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UCC official says there is sufficient student accommodation in Cork to meet demand

Gary Mulcahy, student accommodation and community life officer at University College Cork, said the problem for students was affordability rather than availability

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UCC.

UCC.

Gary Mulcahy, student accommodation and community life officer at UCC.

Gary Mulcahy, student accommodation and community life officer at UCC.

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UCC.

corkman

Talk of a student-accommodation crisis in Cork has been greatly overplayed and there are enough beds in the city to cater for every student that will need one for the coming academic year.

That’s according to a senior UCC official, who said the key problem facing students in the search for suitable accommodation was one of affordability rather than availability.

Gary Mulcahy, student-accommodation and community-life officer at University College Cork (UCC) insisted there was a difference in accommodation issues between the general public and students, pointing out there were almost 7,000 purpose-built student beds in Cork, with more coming down the line.

“It is really important for people to understand that there are plenty of beds for everybody. The problem is not availability, the problem as we see it on the ground is that not everybody can afford the type of accommodation that is currently available,” said Mr Mulcahy.

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According to figures on UCC’s own website, apartment-style purpose-built student accommodation ranges from between €6,000 to €10,000 per annum, and private rentals range from between approximately €450 and €600 per month.

“We know there is accommodation currently available, not only in the higher price bracket, purpose-built student complexes, but also in other cheaper-priced houses and digs,” said Mr Mulcahy.

One issue of concern that has raised its head recently is that CAO round-one offers will not be made until September 8, by which time students returning to college will have already secured their accommodation for the academic year. The concern being there will not be enough beds available for the up to 3,500 first-year students.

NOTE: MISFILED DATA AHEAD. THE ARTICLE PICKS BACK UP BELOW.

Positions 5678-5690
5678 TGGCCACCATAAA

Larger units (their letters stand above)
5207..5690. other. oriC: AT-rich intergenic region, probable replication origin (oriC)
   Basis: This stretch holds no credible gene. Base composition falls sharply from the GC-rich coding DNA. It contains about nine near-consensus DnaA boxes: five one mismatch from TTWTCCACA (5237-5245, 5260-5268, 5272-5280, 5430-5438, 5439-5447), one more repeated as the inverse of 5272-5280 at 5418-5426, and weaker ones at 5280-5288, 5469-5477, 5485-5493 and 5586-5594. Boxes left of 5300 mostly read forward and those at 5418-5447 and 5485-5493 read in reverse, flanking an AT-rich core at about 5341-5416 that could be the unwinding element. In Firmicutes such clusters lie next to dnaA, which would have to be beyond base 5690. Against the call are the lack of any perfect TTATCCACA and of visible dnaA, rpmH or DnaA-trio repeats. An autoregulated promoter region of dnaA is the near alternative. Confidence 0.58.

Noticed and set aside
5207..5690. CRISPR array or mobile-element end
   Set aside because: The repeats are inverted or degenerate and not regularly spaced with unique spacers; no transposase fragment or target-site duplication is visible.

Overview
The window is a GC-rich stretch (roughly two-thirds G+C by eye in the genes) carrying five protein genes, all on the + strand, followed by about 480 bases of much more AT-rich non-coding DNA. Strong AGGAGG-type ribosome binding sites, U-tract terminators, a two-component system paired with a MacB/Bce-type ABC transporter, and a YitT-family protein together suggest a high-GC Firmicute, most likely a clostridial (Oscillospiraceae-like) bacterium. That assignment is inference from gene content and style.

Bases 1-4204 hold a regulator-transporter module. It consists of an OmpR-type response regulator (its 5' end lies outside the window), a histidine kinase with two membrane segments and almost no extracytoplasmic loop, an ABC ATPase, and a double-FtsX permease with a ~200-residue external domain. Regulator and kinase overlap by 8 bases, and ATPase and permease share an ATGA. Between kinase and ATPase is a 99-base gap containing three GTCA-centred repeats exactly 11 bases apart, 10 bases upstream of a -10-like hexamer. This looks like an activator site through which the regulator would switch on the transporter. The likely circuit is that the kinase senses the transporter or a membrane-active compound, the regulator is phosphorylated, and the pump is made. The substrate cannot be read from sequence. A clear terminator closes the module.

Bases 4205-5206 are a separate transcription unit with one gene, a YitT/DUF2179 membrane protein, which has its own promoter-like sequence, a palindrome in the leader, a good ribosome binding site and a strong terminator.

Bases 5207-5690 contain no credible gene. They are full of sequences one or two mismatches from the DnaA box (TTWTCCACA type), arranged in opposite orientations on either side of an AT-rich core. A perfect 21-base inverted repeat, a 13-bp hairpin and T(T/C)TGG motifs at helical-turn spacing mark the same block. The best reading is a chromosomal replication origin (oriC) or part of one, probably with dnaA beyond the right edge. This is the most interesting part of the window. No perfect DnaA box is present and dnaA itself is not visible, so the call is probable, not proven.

However, Mr Mulcahy insisted this would not be the case.

“That really is something of a myth. As has already been pointed out, the issue is not that there are no beds out there, it is a lack of reasonably priced accommodation that suits budgets,” said Mr Mulcahy.

He insisted there would be enough beds to cater for demand and to suit all budgets, even if the accommodation available was not perhaps what people might be expecting.

“There can be something of a bottleneck in August and September, and in some respects it can be a bit like musical chairs. But, we do our best to push through this and make sure everybody will get a place,” said Mr Mulcahy.

“Sometimes it might not be what students might expect or want, but they have to be realistic about this. If it’s in digs in Douglas of Ballincollig or perhaps a student complex 3km from campus, that does not matter because it will not impact on their academic or social life. The important factor is that there are beds out there,” he added.

Mr Mulcahy pointed out that UCC runs its own dedicated online student-accommodation search engine (www.studentpad.ie), where people wishing to let out rooms in their homes can advertise them.

He said that UCC will also work with students to ensure they find suitable accommodation within their budget.

“We have a first-year placement service here where we provide a link on our website, and when the first CAO offers come out, we prioritise students that live further away from the university. We search for accommodation for them in tandem with their own search”, he said.

Mr Mulcahy again poured cold water on talk of a ‘crisis’ due to a lack of student accommodation in Cork.

He said there was a lot of scaremongering on the issue that can cause unnecessary stress and anxiety, particularly among first-years students who think they have to get their accommodation sorted before the CAO offers come out or face the possibility of having to turn down a course because they will have nowhere to live.

“What we are saying to people is do not worry at this time,” he said.

“When the CAO offers do come out people will need to be proactive and engage student complexes or search for houses of digs within their budgets,” said Mr Mulcahy.

“If you are proactive you will find a place to live and if you engage with us we will help you as much as we can,” he added.


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